Ease of use: Id say the Triton series is easiest to use overall, followed closely by the K2600. The Motif ES is getting easier, but I still find it less intuitive than the other two. The ES manual hardly ever answers my questions.

 

Feel: You really should try the boards for yourself. For my taste, the ES8 wins, although all of them are certainly enjoyable. (Havent played the Fantom X8.)

 

Upgradeability: The most upgradeable boards are the Motif ES (physical modeling, analog modeling, DX7 board, vocal harmony board, drum sample boards, and loads of sample RAM) and the Fantom X (loads of 32Mb expansion boards effectively 64Mb each and large sample RAM). The Triton Extreme can take a physical modeling board and a meager 96Mb sample RAM. The K2600XS can take optional 8Mb ROM boards (effectively 16Mb each), 128Mb sample RAM, internal hard drive, and program / sequence memory.

 

Other: If performance control is an issue, IMO the K2600 has no competition from the other boards. Download a K2600 manual and read the Setup mode chapter. 8 zones with mute buttons, 8 faders, 6 pedals, 2 ribbons, and luxurious implementation to match. -- Filters: The K2600 and Motif ES have much better filter options than the Triton Extreme. Both even feature EQ that can be built right into the voice. I've heard warmth from the 2600 and ES that is much harder to achieve on a Triton.

Keven Spargo, Sound Designer

www.ksounds.com

Quality sounds for Yamaha, Korg, Kurzweil and Kontakt formats

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Dave Bryce was absolutely right in saying that you have to play them all first. But in my opinion, throw two right out of the window right now.

 

Roland Fantom is heavily geared towards dance music.

 

Kurzweil, I am not that familiar with, I've heard some of Kurzweil sounds but I was not too impressed with anything but its piano.

 

You probably want to lean heavily towards the:

 

MotifES 8, and Triton Extreme 88.

 

They both are very similar, some sounds better than others. The one advantage that the Korg has is the touchscreen, but thats only an advantage if you are used to the touchscreen. (which I am but you are probably not)

 

Go into your local music store, get some headphones, play both through monitors and headphones, try to get a sequence going on both and make your decision on what feels right to you.

 

OH AND BY THE WAY!!! Do not listen to the salesman at your store, I know from experience (I am an ex-salesman, GC, Mars) That they are gonna push you towards the one with the most profit margin.

"Why is Danny Ainge still employed in Boston?"
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I bought a K2000R last year. Within 5 months, I had bought 3 more Kurzweil synths/samplers/ROMplers--the K2500RS, K2600RS and the PC2 with Orchestral ROM. Needless to say, I like them enough to invest heavily in them. They sound great and they don't HISSSSSSSSSSSSS like the other synths I own. The PC2 boasts 119dB s/n dynamic range. All this makes a difference. The sound quality is fantastic.

The K2600RS is great for more pop/electronic music and New Age type sounds. The PC is my choice for orchestral work.

The Piano on the K2600RS (as reprogrammed to get rid of a thunky middle C) is great sounding. It sounds like a Steinway with that modification to the program, done by a Sonikmatter forum moderator for me last month. If you play classical piano, this box is the one to have.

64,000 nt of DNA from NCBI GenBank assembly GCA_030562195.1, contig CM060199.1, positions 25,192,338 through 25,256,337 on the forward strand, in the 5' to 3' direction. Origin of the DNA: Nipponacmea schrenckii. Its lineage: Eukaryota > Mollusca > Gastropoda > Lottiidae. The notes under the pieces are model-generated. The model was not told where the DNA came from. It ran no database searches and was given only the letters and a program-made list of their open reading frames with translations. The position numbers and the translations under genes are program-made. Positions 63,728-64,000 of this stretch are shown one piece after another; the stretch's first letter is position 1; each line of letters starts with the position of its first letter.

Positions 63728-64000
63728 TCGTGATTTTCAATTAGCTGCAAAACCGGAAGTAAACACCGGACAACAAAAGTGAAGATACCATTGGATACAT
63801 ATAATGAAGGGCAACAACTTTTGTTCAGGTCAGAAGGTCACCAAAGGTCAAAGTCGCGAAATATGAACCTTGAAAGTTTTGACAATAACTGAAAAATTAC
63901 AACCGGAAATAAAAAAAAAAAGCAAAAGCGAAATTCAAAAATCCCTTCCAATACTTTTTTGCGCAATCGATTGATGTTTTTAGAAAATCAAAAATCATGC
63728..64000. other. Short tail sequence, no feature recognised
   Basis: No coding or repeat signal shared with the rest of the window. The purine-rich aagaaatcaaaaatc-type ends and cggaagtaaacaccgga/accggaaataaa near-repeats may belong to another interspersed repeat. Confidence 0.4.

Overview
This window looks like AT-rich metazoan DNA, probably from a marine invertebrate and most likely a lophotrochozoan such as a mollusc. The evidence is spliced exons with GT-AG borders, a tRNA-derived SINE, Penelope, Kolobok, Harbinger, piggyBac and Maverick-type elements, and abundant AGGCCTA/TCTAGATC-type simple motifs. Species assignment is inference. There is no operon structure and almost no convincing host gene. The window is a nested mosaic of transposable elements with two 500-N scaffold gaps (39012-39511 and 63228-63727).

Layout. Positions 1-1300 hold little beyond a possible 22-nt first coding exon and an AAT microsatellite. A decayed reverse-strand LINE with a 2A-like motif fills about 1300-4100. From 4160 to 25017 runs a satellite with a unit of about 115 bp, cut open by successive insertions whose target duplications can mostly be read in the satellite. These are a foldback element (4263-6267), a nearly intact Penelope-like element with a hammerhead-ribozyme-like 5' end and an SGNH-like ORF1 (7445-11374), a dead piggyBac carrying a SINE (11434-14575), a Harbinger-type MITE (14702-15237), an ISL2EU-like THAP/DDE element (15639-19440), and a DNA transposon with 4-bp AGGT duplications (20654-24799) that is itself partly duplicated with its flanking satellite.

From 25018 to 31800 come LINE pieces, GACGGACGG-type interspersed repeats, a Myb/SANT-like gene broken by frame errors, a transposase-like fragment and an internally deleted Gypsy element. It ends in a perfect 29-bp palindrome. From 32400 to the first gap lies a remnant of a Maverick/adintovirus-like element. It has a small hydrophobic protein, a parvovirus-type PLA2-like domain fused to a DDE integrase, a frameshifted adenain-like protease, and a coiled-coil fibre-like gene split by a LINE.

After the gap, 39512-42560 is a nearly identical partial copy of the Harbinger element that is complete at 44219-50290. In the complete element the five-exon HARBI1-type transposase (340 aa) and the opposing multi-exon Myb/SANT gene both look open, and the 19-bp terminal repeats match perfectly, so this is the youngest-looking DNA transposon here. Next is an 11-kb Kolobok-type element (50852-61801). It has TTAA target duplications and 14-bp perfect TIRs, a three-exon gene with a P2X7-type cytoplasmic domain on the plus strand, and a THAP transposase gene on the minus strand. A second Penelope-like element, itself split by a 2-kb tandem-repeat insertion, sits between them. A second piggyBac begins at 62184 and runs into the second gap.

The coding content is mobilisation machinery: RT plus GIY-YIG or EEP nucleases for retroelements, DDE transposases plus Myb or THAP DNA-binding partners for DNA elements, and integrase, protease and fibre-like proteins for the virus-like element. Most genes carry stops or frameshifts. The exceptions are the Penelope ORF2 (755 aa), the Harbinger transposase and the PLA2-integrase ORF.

Overall, a K2600 box is a tool you can't go wrong with, especially if you don't like everyone else's out of the box sounds. Individuality is possible with the Kurzweil because you can program it to sound like anything you want. And the new OS with the V4 objects makes for great factory presets. The old presets were pretty dull, but the new one is Best of VAST programs and a collection of great sounds. I upgraded for free and what an improvement--like having a whole new synth!

So I whole-heartedly recommend the Kurzweil. :)

Best Regards,

 

Mark A. Weiss, P.E.

www.ampexperts.com

-

 

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Lots of work with the Kurzweils and the Korgs.

 

Tritons, much more fun off the bat for most Preset players. They make sounding alright pretty easy. As for getting to programming, very easy, after a few months you should need to know most of every thing you can do. Issues, very limited as far a programming goes, lack of filters and rather fixed system. That is why it is easy to learn. Sounds rather thin, which is part of why it is such a great Pad synth. All in all, great synth, just not lots of detail in the sound and in the control of it.

 

Kurzweil, kinda the opposite, Presets are known for being uncool and some times down right goofy, with the exception of the Pianos, and strings in certain situations. The ROMs maintain backward compatability with the whole series, thus are rather sound dated at first. From there, things get a whole lot different. I've been using Kurzweils for around 7 or 8 years and will be the first to admit, I will be dead before I understand and can exploit all the programming possibilies of this box. I will also freely admit that after all this time I am still in the learn curve, think I always will be. Once you start programming and learn the limits of the instrument and how to get around the rather odd ball way the thing works at times and have a firm grasp of the MIDI spec and how it applies, the thing basically becomes one of the most advanced mangles of digital audio you can get your hands on. even if it aint the easiest way to get from point A to B, most likely there is some way to do so in the Kurzweil. The potential of the synth will depend on you and how you think of it, not on it, it has more options than most will ever know what to do with.